Commentary by Dr. Valentin Fuster
J. Electron. Packag. 2005;127(2):106-112. doi:10.1115/1.1849235.

Surface Nusselt numbers, pressure coefficients, and flow visualizations are presented which are measured as a turbulent jet, with a fully developed velocity profile, impinges on the cylindrical pedestal and on the surrounding flat surface. Thermochromic liquid crystals and shroud-transient techniques are used to measure spatially resolved surface temperature distributions, which are used to deduce local Nusselt numbers. Dimensionless pedestal heights H/D are 0, 0.5, 1.0, and 1.5, the jet Reynolds number Re is 23,000, and the surface distance to nozzle diameter L/d ranges from 2 to 10. Local Nusselt numbers drastically increase with a radial distance away from the stagnation point on top of the pedestal for H/D values of 0.5, 1.0, and 1.5. These are partially due to the small flow recirculation zones present on top of the pedestal, and mixing associated with the separation of flow streamlines near the edge of the upper surface on the pedestal. Local Nusselt numbers are also augmented at flat surface locations corresponding to positions where shear layers reattach downstream of the pedestal. In general, augmentation magnitudes become more pronounced as H/D becomes smaller because of greater vortex influences. Corresponding local Nusselt numbers, beneath shear layer reattachment locations for H/D=0.5, are 35 to 80% higher than values measured at the same flat surface locations when no pedestals are employed.

Commentary by Dr. Valentin Fuster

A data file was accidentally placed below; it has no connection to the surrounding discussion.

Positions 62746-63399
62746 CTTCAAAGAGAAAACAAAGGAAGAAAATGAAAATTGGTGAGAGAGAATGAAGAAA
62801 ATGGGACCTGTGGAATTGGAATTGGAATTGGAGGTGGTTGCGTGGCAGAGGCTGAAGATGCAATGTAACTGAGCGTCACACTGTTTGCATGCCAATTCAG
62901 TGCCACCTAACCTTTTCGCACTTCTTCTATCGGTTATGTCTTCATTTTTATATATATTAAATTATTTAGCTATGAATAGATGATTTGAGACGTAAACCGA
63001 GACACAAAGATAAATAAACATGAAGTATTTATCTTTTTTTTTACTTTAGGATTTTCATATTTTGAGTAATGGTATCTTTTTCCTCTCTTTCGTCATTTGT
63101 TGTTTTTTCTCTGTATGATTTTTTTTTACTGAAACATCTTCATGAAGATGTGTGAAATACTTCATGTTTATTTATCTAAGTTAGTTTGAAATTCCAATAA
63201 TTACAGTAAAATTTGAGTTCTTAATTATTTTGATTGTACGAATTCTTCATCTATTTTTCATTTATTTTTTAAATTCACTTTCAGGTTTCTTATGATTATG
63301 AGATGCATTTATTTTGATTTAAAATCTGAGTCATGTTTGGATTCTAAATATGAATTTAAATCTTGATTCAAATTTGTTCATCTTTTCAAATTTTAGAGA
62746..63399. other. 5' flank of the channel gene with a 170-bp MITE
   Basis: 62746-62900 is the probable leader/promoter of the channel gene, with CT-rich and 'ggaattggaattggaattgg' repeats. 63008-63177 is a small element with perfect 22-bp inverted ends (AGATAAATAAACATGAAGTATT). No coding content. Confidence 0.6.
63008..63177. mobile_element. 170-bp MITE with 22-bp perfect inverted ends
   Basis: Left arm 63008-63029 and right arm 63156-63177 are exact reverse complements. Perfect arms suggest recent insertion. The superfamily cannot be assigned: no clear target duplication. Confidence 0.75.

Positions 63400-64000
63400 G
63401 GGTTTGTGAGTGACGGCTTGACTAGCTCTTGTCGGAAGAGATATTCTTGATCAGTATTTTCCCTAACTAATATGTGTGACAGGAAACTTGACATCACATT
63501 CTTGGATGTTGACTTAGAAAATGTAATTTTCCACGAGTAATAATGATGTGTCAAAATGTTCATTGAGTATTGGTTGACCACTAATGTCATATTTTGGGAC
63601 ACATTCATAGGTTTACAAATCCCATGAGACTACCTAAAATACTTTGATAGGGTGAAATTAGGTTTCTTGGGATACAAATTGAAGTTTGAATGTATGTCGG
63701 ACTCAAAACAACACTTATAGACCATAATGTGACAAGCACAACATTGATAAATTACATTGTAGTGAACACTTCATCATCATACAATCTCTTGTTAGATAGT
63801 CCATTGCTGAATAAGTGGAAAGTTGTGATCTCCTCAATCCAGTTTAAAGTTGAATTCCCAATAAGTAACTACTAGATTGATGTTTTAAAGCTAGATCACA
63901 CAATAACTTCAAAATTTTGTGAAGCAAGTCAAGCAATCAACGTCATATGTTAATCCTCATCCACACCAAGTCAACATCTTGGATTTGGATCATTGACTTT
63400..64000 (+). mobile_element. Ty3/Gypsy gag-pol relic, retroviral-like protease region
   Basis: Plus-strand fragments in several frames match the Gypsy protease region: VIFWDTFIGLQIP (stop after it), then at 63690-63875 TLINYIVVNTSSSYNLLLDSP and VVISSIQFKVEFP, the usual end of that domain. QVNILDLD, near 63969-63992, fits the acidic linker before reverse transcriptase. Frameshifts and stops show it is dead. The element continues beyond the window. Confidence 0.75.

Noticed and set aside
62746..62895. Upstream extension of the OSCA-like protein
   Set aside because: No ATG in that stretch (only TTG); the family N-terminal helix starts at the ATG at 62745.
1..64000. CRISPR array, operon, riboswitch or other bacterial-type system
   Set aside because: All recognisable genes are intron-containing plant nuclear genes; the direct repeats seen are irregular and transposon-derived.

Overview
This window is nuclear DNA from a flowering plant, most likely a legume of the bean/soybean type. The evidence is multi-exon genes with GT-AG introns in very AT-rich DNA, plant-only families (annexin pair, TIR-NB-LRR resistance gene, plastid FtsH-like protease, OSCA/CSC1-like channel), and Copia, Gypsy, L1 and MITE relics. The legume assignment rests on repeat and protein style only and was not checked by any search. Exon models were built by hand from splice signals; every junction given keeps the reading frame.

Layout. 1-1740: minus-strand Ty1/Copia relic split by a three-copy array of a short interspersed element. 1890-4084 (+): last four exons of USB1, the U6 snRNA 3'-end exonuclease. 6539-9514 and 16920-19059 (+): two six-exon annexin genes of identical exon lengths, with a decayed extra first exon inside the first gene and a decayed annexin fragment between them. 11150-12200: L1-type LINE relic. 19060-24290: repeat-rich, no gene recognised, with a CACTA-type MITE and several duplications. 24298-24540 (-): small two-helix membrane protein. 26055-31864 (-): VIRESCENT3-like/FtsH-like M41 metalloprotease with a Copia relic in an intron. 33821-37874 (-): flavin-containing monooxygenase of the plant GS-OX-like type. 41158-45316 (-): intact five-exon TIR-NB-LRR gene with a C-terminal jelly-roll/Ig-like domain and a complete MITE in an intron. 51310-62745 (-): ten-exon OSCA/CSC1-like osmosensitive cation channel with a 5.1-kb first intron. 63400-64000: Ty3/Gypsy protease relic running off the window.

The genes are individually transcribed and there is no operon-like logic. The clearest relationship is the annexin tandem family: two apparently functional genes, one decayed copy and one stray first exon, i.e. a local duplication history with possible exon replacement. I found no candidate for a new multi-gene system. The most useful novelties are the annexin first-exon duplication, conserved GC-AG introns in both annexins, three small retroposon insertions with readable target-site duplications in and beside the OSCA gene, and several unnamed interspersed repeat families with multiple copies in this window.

J. Electron. Packag. 2005;127(2):113-119. doi:10.1115/1.1849236.

This paper presents the reliability of anisotropic conductive film (ACF) joint tested under reflow soldering and environmental test effect. The ACF joint behaved differently under different reflow soldering profiles. The lower reflow temperature resulted in more reliable ACF joints by maintaining low contact resistance. By contrast, high contact resistance was found in assemblies treated with higher reflow. Under humidity aging (85°C/85%RH), bumpless chips proved to be unreliable due to corrosion mechanism. Moreover, ACF had shown degradation in chemical and physical properties, including modulus reduction, Tg depression, polymer hydrolysis, and surface swelling after exposing to humidity aging. The deterioration in reliability of aged ACF joint during reflow process was mainly caused by hydroscopic swelling-induced stress of ACF.

Commentary by Dr. Valentin Fuster
J. Electron. Packag. 2004;127(2):120-126. doi:10.1115/1.1876472.

Understanding the formation of voids in solder joints is important for predicting the long-term reliability of solder interconnects. This paper reports experimental research on the formation of void bubbles within molten solder bumps in flip-chip connections. For flip-chip-soldered electronic components, which have small solder volume, voids can be more detrimental to reliability. A previous theory based on thermocapillary flow reveals that the direction of heating influences void formation. Using different heating profiles, 480 solder joints of flip-chip assemblies were processed. A high-lead 90Pb8Sn2Ag solder was employed in the experiments. The solder samples were microsectioned to determine the actual size or diameter of the voids. A database on sizes and locations of voids was then constructed. More defective bumps, 80%, and higher void volume were found when the solder was melted from top (flip-chip side) to bottom (test board side). The observation on cases with melting direction from bottom to top had 40% defective bumps. The results show that a single big void is near the solder bump center with a few small voids near the edge. This supports the numerical study based on the thermocapillary theory. When the melting direction was reversed, many small voids appear near the edge. Big and middle-size voids tend to stay in the middle and outer regions from top towards middle layer of the bump. This experimental finding does not completely agree with the interpretation on the formation of voids by thermocapillary theory, however, the results do show that heat flux direction plays significant role in the formation and distribution of void bubbles in molten solder.

Commentary by Dr. Valentin Fuster
J. Electron. Packag. 2004;127(2):127-134. doi:10.1115/1.1871193.